BLOOMINGTON, Ind. -- After going 1-11 last season, Indiana probably needed a little kick in the pants.
The Hoosiers got it during winter conditioning when they went through an exercise program led by former Navy SEALs. Cornerback Lawrence Barnett recalls one demanding day when the players were summoned to the pool at 4:30 a.m. to swim laps and then do movements in sync with their teammates. If anyone messed up, the team had to jump back in the pool and do more laps.
Head coach Kevin Wilson got the idea from watching IU's basketball team go through the same program in the fall. Wilson admires basketball coach Tom Crean and how he led the Hoosiers back from a few difficult seasons to a Sweet 16 berth in this year's NCAA tournament. The inspiration doesn't stop there.
"He comes out to practice every day and tells us that just like the basketball team, we can turn our program around," defensive back Kenny Mullen said. "But we have to want to do it ourselves."
In truth, it's going to take a little more than that for a team that has only been to one bowl game since 1993. The Hoosiers have a long way to go, but they're hopeful they got over the toughest part of the journey last year.
Indiana didn't beat a single FBS team in Wilson's first season as coach and finished 114th nationally in scoring defense, allowing more than 37 points per game. If the players seemed like novices at times, that's because they were; no other team in the country played more rookies than the Hoosiers, who threw 32 true and redshirt freshmen into the fire.
"It was tough for us, but it was a good way to get our feet wet and get ready for this year," Barnett said.
That's the theme of the spring in Bloomington, where the roster is still young but at least is not lacking in game experience. That's translating into fewer missed assignments and mistakes during spring practice.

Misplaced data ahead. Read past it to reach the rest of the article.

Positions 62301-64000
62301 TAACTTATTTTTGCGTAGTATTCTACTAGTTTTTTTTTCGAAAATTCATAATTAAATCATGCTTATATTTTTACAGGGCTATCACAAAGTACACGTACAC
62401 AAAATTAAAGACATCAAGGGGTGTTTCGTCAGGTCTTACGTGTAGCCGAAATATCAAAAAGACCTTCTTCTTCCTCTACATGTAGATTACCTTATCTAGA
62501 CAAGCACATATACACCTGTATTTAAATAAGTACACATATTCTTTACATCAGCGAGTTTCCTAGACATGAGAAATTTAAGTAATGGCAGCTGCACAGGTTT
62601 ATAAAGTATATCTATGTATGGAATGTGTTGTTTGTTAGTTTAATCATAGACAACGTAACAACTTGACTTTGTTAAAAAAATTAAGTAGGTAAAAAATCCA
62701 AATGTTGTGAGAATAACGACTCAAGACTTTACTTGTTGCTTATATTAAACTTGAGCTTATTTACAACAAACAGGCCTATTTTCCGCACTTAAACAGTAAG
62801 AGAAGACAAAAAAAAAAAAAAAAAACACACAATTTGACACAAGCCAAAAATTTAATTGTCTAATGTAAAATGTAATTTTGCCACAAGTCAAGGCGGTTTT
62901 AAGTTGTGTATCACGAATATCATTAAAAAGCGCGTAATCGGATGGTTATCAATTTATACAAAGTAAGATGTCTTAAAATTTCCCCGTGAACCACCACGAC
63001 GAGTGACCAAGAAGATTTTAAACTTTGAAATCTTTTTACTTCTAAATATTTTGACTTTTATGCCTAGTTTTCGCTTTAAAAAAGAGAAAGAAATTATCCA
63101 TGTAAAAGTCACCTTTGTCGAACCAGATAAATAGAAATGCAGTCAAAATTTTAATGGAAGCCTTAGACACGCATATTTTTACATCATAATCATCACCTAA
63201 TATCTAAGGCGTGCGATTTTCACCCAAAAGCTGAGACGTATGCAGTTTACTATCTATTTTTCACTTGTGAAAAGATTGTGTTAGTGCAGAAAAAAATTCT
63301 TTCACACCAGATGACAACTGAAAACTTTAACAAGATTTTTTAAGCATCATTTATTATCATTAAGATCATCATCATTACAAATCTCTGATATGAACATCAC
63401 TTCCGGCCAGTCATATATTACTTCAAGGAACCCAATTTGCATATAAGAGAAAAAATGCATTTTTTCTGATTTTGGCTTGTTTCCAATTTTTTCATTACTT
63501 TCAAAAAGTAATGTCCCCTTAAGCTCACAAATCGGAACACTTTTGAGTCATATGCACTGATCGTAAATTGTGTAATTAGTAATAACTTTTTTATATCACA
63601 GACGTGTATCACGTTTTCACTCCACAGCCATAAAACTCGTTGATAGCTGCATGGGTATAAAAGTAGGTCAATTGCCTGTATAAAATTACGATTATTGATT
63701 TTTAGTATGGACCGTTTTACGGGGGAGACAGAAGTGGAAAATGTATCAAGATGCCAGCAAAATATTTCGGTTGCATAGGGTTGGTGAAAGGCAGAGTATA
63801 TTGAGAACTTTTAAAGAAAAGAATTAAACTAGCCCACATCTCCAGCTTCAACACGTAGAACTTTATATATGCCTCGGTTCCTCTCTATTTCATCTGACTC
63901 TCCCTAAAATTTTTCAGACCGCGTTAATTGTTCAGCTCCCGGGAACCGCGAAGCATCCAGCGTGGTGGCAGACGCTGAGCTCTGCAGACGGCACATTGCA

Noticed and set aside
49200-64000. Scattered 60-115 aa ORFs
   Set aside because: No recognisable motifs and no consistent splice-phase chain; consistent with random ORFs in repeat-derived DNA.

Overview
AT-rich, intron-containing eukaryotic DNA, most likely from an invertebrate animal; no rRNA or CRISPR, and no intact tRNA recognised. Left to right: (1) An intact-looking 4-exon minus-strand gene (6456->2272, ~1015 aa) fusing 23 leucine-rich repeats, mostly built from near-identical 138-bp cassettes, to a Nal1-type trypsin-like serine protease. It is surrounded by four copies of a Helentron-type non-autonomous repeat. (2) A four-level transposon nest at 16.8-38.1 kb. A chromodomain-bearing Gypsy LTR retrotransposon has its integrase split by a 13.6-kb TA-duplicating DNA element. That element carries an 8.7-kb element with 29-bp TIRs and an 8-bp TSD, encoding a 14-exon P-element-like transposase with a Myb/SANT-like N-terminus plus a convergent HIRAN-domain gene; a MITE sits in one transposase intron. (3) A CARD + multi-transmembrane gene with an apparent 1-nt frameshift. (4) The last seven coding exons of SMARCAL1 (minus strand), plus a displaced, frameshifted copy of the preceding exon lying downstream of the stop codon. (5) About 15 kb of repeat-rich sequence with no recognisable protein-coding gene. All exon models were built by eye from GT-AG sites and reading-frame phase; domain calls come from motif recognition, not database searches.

"We're so much further along than we were anywhere in the fall," co-defensive coordinator Doug Mallory said. "We don't have to go back to step one as much with our teaching."
Wilson is not sure he took the right steps last spring. He admits that some of the veteran players might not have bought into his program, and team chemistry wasn't great as the youngsters started taking over all the playing time. Some of that could have been smoothed over in the preseason.
"Last year, we were trying to learn an offense and a defense, and this year we're talking more about how to build a team," Wilson said. "Maybe we did that in reverse order. In this day and age of multiplicity and justifying all the video we've got to watch, it's always scheme, scheme, scheme. Now we're trying to do a better job building team unity."
To that end, "Team" is the simple slogan Wilson is using this spring to promote cohesion. That's also where the Navy SEALs training came in. Having suffered through losing last year, the players say they forged a bond, and it helps that many of them were going through similar experiences in seeing the field for the first time.
But the Hoosiers remain young and need leaders to emerge. Wilson has to remind himself that though many of his starters played last year, this is still their first collegiate spring ball. He has the team practice every other day so it can get much-needed strength training done on the off-days.
There are some good building blocks on hand, like promising quarterback Tre Roberson, who took the reins of the offense as a true freshman; running back Stephen Houston, who ran for more than 800 yards last year despite showing up late from junior college; safety Mark Murphy, who showed great instincts for the game while playing three positions as a true freshmen a year ago; and junior-college imports David Cooper and Jacarri Alexander, who are shoring up the linebacker spot and adding energy to the defense this spring.
Yet Indiana is still light years away from having the kind of overall depth and talent of Big Ten Leaders Division rivals Ohio State, Penn State and Wisconsin. At least the basketball-mad school has finally made a commitment to football, with the new north end-zone complex at Memorial Stadium and a massive weight-room facility.
IU football has long seemed like a challenge that even Navy SEALs wouldn't touch. But Wilson remains optimistic that the 1-11 record was just a bumpy start.
"I don't think I'm fighting a battle I can't win," he said. "That's why we're not moping around and why we're not feeling sorry for ourselves. We're going to see if we can take some nice steps this year and keep building."